well what about GSM repeaters like this one

http://www.mobilecomms-technology.com/contractors/base/...
Chip

John S. wrote:
>>Nah, no wireless carrier changes anything - they have standards to
>>adhere to. All cell sites are permanently anchored and are incapable of
>>moving around. All antennas are also permanently anchored in place -
>>they never move either.
>
>
> Actually they do have cell sites that "move around" as you put it. They are
> called COW's (Cells on wheels). They are used for special events, to get
> service to an area that is in need while a new site is built and for emergency
> site replacement if a site is damaged by something like lightning or tornado or
> hurricane.
>
> But in general your statement is true.
>
> --
> John S.
> e-mail responses to - john at kiana dot net
Anonymous
May 1, 2004 10:35:37 PM

Archived from groups: alt.cellular.cingular (More info?)

In article <j9Bkc.29998$7a5.8293@bignews6.bellsouth.net>,
"Jason Cothran" <reply@board.nomail> wrote:

>
> "Robert M." <rmarkoff@msn.com> wrote in message
> news:rmarkoff-DA1D22.07313330042004@news06.east.earthlink.net...
> >
> > Nope. Electrons do not have free will.
> >
> > Problems occur due to over use, and misconfiguration, and if one is left
> > without a signal, they will be let out of their contract if they know
> > how to complain.
>
> Glad you finally agree with me that the only way he could be let out of
> contract is if something changed on Cingular's side, but you are incorrect,
> as expected about "electronics". Electronics fail primarily beacuse of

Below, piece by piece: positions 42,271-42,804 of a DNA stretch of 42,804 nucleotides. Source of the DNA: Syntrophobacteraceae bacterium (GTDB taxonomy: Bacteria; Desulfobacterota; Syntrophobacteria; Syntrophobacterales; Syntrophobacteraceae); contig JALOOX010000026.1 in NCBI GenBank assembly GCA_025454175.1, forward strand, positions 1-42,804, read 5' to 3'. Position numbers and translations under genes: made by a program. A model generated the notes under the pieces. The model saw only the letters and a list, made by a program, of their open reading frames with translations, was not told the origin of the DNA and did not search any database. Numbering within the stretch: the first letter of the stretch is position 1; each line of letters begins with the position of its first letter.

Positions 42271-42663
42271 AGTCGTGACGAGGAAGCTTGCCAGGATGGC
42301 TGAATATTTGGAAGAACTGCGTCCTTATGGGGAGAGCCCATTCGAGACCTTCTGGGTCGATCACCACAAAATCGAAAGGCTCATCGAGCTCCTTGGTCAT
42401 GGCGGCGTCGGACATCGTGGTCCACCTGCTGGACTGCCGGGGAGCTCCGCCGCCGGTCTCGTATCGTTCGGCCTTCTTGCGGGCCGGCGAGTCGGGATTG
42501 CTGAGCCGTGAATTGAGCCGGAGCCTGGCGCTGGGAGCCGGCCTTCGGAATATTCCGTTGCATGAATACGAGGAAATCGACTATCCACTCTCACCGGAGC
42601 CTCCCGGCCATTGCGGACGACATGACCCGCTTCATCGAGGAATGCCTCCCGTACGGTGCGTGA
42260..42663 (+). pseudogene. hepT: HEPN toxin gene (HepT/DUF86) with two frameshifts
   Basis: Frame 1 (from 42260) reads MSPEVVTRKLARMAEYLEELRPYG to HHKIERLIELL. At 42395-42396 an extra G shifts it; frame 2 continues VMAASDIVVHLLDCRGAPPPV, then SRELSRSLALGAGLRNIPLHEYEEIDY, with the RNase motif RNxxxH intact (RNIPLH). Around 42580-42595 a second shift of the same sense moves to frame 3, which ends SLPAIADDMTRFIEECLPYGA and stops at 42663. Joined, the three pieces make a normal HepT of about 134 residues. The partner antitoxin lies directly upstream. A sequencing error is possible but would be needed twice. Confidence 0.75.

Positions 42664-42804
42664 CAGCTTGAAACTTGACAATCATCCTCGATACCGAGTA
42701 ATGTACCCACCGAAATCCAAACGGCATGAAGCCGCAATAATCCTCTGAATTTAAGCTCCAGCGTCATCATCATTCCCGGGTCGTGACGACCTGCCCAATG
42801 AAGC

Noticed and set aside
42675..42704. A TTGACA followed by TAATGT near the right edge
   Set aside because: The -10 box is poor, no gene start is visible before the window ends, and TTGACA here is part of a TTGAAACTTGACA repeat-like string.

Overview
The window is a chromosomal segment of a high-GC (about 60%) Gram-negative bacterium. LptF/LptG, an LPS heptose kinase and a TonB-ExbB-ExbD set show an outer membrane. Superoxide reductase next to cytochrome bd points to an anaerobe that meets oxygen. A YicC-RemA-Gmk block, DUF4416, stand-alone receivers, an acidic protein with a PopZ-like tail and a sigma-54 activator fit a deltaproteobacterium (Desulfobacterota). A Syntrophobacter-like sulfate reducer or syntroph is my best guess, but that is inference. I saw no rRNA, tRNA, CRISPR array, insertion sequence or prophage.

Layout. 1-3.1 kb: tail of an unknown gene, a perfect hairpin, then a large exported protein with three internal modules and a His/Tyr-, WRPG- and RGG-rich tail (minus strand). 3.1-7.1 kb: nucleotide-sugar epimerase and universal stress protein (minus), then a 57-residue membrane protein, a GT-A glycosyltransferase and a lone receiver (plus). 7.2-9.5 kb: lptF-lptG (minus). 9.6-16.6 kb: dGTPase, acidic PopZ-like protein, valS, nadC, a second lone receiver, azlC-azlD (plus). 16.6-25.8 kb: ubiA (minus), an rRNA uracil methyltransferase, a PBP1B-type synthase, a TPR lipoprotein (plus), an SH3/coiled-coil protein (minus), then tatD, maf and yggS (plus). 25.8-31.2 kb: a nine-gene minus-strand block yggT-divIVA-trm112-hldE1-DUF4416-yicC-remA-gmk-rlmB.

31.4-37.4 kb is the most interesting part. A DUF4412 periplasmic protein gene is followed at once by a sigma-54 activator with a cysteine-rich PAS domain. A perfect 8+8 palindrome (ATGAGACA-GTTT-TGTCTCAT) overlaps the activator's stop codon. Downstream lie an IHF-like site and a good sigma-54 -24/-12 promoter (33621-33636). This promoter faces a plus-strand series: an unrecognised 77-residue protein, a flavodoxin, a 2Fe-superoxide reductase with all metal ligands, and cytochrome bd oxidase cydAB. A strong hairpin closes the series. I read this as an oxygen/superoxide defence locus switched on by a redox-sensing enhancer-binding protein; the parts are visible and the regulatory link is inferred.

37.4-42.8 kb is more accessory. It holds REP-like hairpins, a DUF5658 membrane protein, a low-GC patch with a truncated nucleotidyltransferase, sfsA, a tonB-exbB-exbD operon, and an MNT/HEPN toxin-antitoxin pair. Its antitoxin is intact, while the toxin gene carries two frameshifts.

> capacitors, diodes, resistors, transistors, etc. failing. Of course
> misconfiguration could cause failure also, but that typically results in
> instant failure of an electronic device. Again, learn before you spout
> falsehoods.

Nothing false about getting out of a "contract" if you have no coverage,
regardless of excuse the Carrier might make.
Anonymous
May 1, 2004 10:35:38 PM

Archived from groups: alt.cellular.cingular (More info?)

"Robert M." <rmarkoff@msn.com> wrote in message
news:rmarkoff-CC2CB9.13353701052004@news01.east.earthlink.net...

>
> Nothing false about getting out of a "contract" if you have no coverage,
> regardless of excuse the Carrier might make.

Like I said, glad you finally agree with me. If the problem is the carrier's
fault and permanent, he will be let of contract.
Anonymous
May 2, 2004 3:57:48 AM

Archived from groups: alt.cellular.cingular (More info?)

In article <KfUkc.62075$Uz1.30250@bignews3.bellsouth.net>,
"Jason Cothran" <reply@board.nomail> wrote:

>
> "Robert M." <rmarkoff@msn.com> wrote in message
> news:rmarkoff-CC2CB9.13353701052004@news01.east.earthlink.net...
>
> >
> > Nothing false about getting out of a "contract" if you have no coverage,
> > regardless of excuse the Carrier might make.
>
> Like I said, glad you finally agree with me. If the problem is the carrier's
> fault and permanent, he will be let of contract.

Yes, but most often the carrier will deny fault.
Anonymous
May 2, 2004 3:57:49 AM

Archived from groups: alt.cellular.cingular (More info?)

"Robert M." <rmarkoff@msn.com> wrote in message
news:rmarkoff-09AC02.18574701052004@news01.east.earthlink.net...
> In article <KfUkc.62075$Uz1.30250@bignews3.bellsouth.net>,
> "Jason Cothran" <reply@board.nomail> wrote:
>
>>
>> "Robert M." <rmarkoff@msn.com> wrote in message
>> news:rmarkoff-CC2CB9.13353701052004@news01.east.earthlink.net...
>>
>> >